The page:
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A martial arts soaked revenge tale with strong grindhouse vibes, Karate Kill provides plenty of action, colorful characters, and wild bloodshed

Karate KillKenji (Hayate) is on the hunt for his sister Mayumi (Mana Sakura), who has disappeared without a trace. He is a driven man however, so he is determined to find her and return her to safety, regardless of what that entails. His mastery of the martial arts won’t hurt either, as he will face off with some nasty folks by the end.

After traveling to the United States and kicking a few asses, including a crackhead, Kenji discovers his sister’s trail leads to a place called The Secret Treasure. There he finds a room full of dangerous men, who know about his sister, but refuse to share the information. So Kenji does what he does best and unleashes an epic ass kicking, saving the owner for last. When the owner hesitates to cooperate, Kenji threatens to rip off the dude’s comb-over, which panics the man and he shows Kenji a tape of his sister being kidnapped.

Karate Kill

As it turns out, she was taken by the Capital Messiah, a gang of merciless thugs who operate under the control of a boss who is more like a cult leader. Kenji will have to venture into the world of snuff films to save his sister, but even then, can he reach her in time?

As Karate Kill comes from the man who directed Gun Woman and Samurai Avenger: The Blind Wolf, I couldn’t wait to check this one out.

Karate Kill

The narrative here is old school revenge, a theme we’ve seen countless times, but it never feels retread here. The movie is able to provide ample background on the prominent characters, but does so in short bursts, so we’re never separated from the main story for long. This keeps the pace brisk and gets across the pertinent information with slowing down much.

A martial arts fueled revenge movie might not seem like one that would worry about fleshing out characters, but KARATE KILL does, and that enhances the experience. Just that little background information is enough to get you to invest into Kenji and later on, Keiko. In most cases, the flashbacks are even kinetic, fun to watch scenes. So it was nice to watch a movie that could get across those story elements, without making it feel like forced exposition.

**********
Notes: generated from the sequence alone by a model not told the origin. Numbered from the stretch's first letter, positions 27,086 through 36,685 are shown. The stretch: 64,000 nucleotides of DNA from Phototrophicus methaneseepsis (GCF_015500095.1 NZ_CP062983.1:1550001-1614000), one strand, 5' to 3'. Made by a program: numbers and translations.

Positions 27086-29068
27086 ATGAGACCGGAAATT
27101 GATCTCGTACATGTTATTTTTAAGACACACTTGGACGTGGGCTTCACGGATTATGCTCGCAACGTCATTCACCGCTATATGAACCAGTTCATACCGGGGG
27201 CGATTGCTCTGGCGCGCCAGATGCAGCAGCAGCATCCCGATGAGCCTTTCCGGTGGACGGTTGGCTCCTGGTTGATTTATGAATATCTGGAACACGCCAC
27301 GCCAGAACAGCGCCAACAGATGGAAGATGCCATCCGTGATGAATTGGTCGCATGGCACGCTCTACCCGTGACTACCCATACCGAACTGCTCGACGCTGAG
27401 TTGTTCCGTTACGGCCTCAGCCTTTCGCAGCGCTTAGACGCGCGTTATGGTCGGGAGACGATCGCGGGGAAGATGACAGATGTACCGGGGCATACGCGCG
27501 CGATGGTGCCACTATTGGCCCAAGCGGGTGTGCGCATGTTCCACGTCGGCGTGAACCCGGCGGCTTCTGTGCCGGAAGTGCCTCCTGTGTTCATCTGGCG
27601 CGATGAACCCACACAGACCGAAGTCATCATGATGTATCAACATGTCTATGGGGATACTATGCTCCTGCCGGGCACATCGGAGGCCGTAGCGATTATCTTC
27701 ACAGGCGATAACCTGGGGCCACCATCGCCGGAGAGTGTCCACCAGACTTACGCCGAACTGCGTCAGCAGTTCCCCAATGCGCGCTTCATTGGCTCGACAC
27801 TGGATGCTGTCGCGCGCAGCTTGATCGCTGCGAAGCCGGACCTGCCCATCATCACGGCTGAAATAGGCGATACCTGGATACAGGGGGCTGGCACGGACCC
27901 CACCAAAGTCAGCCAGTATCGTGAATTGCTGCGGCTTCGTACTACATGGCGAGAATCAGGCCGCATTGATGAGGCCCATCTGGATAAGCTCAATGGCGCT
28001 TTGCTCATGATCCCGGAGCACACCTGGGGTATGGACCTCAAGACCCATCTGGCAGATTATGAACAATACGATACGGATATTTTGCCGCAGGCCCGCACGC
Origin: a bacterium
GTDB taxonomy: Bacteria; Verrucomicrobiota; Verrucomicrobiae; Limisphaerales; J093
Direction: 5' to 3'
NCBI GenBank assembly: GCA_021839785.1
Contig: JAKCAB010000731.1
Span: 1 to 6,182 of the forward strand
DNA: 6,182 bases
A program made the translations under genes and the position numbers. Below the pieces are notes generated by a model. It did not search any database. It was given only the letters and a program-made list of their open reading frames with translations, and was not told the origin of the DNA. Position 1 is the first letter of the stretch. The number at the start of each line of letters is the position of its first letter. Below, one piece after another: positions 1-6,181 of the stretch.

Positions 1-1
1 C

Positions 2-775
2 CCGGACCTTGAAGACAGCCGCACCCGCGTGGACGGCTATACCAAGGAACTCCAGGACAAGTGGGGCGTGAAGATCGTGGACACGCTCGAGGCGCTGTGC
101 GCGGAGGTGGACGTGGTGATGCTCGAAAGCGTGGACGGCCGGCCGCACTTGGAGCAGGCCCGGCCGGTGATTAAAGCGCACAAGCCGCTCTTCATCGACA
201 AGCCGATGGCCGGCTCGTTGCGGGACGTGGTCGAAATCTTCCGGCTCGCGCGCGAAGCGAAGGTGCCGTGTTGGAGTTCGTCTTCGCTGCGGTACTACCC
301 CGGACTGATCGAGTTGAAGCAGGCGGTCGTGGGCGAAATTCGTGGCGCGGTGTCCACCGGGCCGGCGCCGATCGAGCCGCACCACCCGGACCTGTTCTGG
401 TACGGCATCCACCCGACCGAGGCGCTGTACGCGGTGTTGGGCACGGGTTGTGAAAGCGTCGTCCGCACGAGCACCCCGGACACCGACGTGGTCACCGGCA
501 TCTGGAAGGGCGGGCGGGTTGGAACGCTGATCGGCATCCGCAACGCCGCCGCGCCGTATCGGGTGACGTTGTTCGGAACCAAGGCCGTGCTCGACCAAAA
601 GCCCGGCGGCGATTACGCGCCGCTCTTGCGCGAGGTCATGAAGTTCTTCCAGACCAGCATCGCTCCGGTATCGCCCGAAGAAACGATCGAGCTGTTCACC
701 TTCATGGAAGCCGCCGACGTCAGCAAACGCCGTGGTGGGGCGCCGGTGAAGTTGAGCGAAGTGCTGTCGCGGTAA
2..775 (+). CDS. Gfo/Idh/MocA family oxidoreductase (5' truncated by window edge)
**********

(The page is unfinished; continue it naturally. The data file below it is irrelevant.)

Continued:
The main draw of Karate Kill is likely the action, and the movie never holds back in that regard — with a steady flow of battles throughout.

Most of the action is hand to hand combat, but there’s also some guns and swords involved at times. I had a lot of fun with the fisticuffs in this one, as the fights were hard hitting and well staged. Hayate is a skilled screen fighter and a more than capable action lead, carrying the bulk of the fight scenes. I don’t mind wild, over the top fights, but I also don’t mind back to basics, grounded type action, which is what we have here.

Karate Kill

There are of course unrealistic elements, especially when the weapons come in, but this is mostly believable stuff. I do think once the weapons are involved, the action loses a step or two, as the hand to hand combat is just better showcased. I also disliked the ineffective CGI used in the gun battles and sword clash, as it looked really bad and took me out of the action. At the same time, Karate Kill does sport some fun practical gore as well, so there’s a solid amount of bloodshed here.

The performances here are in line with the film’s tone, so mostly over the top with some strong, silent type mixed in. Katarina Leigh Waters and Kirk Geiger were the stand outs for me, embracing the insanity of their Capital Messiah roles. Geiger is so fun to watch as the crazed cult leader, wringing every last drop of delusional madness from the role. Waters is right behind as the sadistic femme fatale, taking great pleasure in her various acts of violence and torture.

Hayate is also good in the lead, but since he plays a more brooding, serious role, it doesn’t always stand out as much. I do wish the writing gave these characters more fun lines, as the dialogue is rather bland for such a colorful crew. But aside from that, I think the performances are up to snuff here.

In the end, Karate Kill is a solid watch that features some fun action and colorful characters. The CGI is a real hindrance at times, disrupting otherwise good scenes, which is a shame.

Overall though, it stands as a rock solid movie that fans of the genre should check out.

Written by: Marc Fusion, “A defender of all things bizarre, blood soaked, nonsensical, and naked.”

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